Saturday, March 16, 2019

The Great Leap: More than a Game

The Great Leap 

By Lauren Yee
DIrected by Lisa Peterson
American Conservatory Theater - A.C.T. 
415 Geary, San Francisco, CA

Until March 31, 2019

Photo above: Tim Liu as Manford, Ruibo Gian as Connie, BD Wong as Wen Change Photo by Kevin Berne

Reviewed by Christine Okon

San Francisco native playwright Lauren Yee knows how to spin gold from her Chinese-American roots and weave it into the larger context of cultural history. In King of the Yees (recently at SF Playhouse), for example, she draws on her father’s commitment to the name Yee to take us on a wild ride through current news and ancient lore. In The Great Leap, currently at A.C.T.’s Geary theater, she frames Sino-American relations in the seemingly innocent structure of a rematch game of basketball between the American University of San Francisco coach (Arye Gross) and the coach of the Beijing team (BD Wong) who last encountered each other in 1971.

Set in 1989, The Great Leap seems to be about the world of basketball and basketball fanatics, and that alone is entertaining. But we soon learn that the real game occurs on the much bigger, global arena of politics, historical change, and evolving cultures.

BD Wong, Tim Liu, Arye Gross, Ruibo Gian (Photo by Kevin Berne)

At center court of the action is the 17-year-old Manford (an agile and eager Tim Liu), cocky in his self assuredness of being the best basketball player in the area and intent on joining the USF team headed to Beijing for the rematch. Manford is a Chinese-American kid whose energy seems to keep him aloft. He slips through the players’ entrance on the campus to reach coach Saul (Arye Gross), an almost hyperbolic fountain of crass obcenities and stubborn opinions about the game.  Manford’s longtime neighbor Connie (a down-to-earth and caring Ruibo Gian) is a surrogate sister and point guard of sorts, keeps him grounded. We learn that Manford’s dead mother was an avid Warriors fan and that he has never met his father.

Connie (Ruibo Gian) and Manford (Tim Liu) Photo by Kevin Berne

Some of the funniest dialog is between Saul’s brusque interactions with the controlled and subdued Wen Chang, highlighting the difference between American and Chinese demeanor and intention. The two men are playing the same game but with different rules and expectations. Americans win at all costs; Chinese collaborate, or else.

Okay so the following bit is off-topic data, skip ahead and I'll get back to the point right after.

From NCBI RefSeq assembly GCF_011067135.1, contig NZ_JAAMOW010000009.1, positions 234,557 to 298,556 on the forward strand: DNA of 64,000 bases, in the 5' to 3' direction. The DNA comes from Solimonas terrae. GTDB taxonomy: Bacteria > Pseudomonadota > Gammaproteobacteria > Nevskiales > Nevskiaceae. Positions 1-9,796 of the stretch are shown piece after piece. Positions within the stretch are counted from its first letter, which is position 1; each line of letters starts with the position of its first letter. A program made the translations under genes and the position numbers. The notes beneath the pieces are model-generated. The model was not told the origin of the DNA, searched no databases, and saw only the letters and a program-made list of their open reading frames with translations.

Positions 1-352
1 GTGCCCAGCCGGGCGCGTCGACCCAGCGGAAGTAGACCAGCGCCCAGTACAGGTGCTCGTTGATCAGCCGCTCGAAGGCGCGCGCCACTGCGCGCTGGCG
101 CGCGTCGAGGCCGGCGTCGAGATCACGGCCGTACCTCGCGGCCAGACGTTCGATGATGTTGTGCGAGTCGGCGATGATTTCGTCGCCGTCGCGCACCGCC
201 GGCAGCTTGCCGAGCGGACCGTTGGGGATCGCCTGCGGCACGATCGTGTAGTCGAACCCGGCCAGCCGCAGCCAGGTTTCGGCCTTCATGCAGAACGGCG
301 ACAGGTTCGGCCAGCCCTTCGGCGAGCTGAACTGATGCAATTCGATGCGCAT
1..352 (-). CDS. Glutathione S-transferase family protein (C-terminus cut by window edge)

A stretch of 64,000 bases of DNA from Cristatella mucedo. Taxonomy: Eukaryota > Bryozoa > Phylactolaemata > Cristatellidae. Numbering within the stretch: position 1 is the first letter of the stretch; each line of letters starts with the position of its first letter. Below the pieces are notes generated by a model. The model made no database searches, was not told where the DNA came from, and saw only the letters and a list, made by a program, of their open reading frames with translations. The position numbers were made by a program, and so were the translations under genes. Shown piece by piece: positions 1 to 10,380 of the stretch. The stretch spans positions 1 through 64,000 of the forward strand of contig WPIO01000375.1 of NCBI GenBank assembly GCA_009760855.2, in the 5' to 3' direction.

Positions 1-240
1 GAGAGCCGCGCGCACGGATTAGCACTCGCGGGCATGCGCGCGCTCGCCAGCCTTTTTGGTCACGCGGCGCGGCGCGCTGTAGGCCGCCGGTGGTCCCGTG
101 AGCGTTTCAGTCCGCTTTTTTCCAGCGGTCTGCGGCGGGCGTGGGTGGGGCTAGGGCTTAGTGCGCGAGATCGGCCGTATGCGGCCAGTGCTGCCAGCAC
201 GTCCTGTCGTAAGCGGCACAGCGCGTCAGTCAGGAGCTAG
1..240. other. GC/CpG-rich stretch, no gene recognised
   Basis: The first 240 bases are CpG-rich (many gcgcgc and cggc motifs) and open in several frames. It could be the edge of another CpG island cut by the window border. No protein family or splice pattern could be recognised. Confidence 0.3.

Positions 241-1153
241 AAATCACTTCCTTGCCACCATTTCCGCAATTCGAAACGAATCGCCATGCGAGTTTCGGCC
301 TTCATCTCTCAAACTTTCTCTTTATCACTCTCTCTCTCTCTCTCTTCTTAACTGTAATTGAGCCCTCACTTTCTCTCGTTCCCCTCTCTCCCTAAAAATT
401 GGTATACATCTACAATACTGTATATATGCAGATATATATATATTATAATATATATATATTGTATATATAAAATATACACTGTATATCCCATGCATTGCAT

Wen Chang (BD Wong) and Saul (Arye Gross) Photo by Kevin Berne

Where Saul aims for the glory of victory, Wen Chang holds to a steady, measured pace to keep within party-approved bounds. BD Won delivers a superbly nuanced performance of a man trying to maintain an external compliance as his heart aches with the pain of opportunities and love lost because of the risks he did not take.

Wen Chang (BD Wong) Photo by Kevin Berne

The American team arrives in Beijing for the rematch during the student protests of Tiananmen Square. Manford gets lost in the swirl of student protests of Tiananmen Square; he has stepped out of bounds, and the contrasting ideologies come to the fore. Without revealing the most intense part of this play, I can only say you’re in for a surprise.

This production of The Great Leap gave me the  same adrenaline rush I get watching  a live basketball game, witnessing the non-stop movement, pauses, and shifts of power. With director Lisa Peterson balancing the emotional and kinetic energies of the play, the experience is largely due to the magnificent and dynamic projections (one of the best I’ve ever seen) that light up the stage and create excitement.  Scenic design by Robert Brill, projection design by Hana S. Kim, and sound design by Jake Rodriguez create the closest thing to a a non-VR immersive experience in theater.

The Great Leap is full of hilarious and poignant moments, and as we learn the real story behind of Manford’s  visit to Beijing we can sense that the sweep of history is a play-by-play of unresolved questions, family love, lost opportunity, and possibilities of change.

The Great Leap
Until March 31, 2019
A.C.T. Theater, 415 Geary, San Francisco

Single tickets are available at A.C.T. Box Office at 415.749.2228 or at

Arye Gross - Saul
Tim Liu - Manford
Ruibo Qian - Connie
BD Wong - Wen Chang

Written by Lauren Yee

Directed by
Lisa Peterson

Scenic Designer - Robert Brill
Costume Designer - Meg Neville
Lighting Designer - Yi Zhao
Sound Designer - Jake Rodriguez
Projection Designer - Hana S. Kim
Voice and Dialect Coach - Christine Adaire
Movement Coach  - Danyon Davis
Dramaturg - Joy Meads
Casting Director - Janet Foster, CSA
Assistant Director - Ariana Johnson
Associate Scenic Designer - Justin Humphres
Assistant Scenic Designers -  Yi-Chien Lee, Nicholas Kim, Anna Robinson
Scenic Design Associate - Angrette McCloskey
Head Video Technician - Jason Vaughan
Video Assistant - Haley Miller
Wigs Supervisor - Tim Bohle
Production Props Artisan - Andrea Falker

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